Organic chemist Corinna Schindler is one of 18 of the nation’s most innovative early-career scientists and engineers named by the David and Lucile Packard Foundation as a recipient of the 2016 Packard Fellowships for Science and Engineering. She will receive a grant of $875,000 over five years to pursue her research.
An assistant professor in the Department of Chemistry, Schindler joined the UM faculty in 2013. According to the Packard Foundation, her work addresses one of the foremost challenges facing our generation -- the invention of sustainable alternatives to precious metal catalysts that are commonly used in the industrial processes that provide new technologies, medicines, and materials. The objective of Schindler’s research program is the discovery of new, sustainable synthetic methods relying on earth-abundant and environmentally benign metal catalysts.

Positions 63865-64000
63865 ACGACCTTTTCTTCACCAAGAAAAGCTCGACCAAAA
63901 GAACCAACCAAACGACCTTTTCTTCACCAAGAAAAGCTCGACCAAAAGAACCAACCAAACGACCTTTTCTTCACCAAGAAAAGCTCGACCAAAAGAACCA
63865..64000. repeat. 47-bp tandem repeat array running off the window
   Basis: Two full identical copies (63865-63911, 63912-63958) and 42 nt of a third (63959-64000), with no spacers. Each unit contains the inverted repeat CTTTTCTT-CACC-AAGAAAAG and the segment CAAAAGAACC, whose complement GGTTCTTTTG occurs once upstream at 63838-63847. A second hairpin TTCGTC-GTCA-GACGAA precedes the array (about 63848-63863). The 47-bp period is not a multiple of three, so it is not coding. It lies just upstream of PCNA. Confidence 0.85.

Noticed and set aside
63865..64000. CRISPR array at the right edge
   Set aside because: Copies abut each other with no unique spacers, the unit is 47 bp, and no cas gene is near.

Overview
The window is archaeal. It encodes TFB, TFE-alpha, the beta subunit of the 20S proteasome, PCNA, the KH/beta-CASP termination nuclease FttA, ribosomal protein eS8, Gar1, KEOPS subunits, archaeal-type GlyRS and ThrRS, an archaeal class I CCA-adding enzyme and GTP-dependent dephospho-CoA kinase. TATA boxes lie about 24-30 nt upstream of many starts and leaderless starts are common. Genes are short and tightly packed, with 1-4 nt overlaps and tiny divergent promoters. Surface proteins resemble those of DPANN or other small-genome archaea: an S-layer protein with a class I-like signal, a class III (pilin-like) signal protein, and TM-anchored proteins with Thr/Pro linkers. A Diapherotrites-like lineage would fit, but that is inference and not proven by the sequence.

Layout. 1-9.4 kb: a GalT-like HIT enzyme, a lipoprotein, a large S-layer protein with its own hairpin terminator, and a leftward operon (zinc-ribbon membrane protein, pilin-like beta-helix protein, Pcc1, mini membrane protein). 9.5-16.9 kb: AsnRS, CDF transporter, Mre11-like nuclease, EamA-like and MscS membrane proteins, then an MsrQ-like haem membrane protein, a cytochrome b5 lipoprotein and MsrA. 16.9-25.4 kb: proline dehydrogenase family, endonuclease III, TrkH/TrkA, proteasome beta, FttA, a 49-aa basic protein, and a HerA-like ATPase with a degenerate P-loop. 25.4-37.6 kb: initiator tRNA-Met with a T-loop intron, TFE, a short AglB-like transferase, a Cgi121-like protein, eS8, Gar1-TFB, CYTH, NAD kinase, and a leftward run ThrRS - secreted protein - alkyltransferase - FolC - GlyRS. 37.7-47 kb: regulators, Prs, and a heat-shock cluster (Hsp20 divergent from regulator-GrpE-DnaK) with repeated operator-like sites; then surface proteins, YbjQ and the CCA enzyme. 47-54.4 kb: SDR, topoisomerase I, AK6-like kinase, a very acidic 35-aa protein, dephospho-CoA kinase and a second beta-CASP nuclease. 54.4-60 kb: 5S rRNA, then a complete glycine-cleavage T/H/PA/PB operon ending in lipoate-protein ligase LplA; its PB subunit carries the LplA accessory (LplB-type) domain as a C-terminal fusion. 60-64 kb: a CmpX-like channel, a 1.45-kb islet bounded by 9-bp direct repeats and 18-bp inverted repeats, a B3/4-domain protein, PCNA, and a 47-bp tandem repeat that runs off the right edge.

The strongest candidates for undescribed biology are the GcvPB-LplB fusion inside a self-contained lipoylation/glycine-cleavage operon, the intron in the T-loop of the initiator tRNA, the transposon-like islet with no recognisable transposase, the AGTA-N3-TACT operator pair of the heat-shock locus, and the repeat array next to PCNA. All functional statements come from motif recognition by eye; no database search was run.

A recent paper appeared in Nature, "Iron(iii)-catalysed carbonyl–olefin metathesis."
The Packard Foundation established the Fellows program in 1988 to provide early-career scientists with flexible funding and the freedom to take risks and explore new frontiers in their fields. Each year, the Foundation invites 50 universities to nominate two faculty members for consideration. The Packard Fellowships Advisory Panel, a group of 12 internationally-recognized scientists and engineers, evaluates the nominations and recommends Fellows for approval by the Packard Foundation Board of Trustees.